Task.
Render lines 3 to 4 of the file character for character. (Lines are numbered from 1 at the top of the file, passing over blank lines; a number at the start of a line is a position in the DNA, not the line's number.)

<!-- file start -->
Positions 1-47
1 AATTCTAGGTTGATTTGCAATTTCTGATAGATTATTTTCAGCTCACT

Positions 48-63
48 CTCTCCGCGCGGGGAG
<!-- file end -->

Positions 48-63
48 CTCTCCGCGCGGGGAG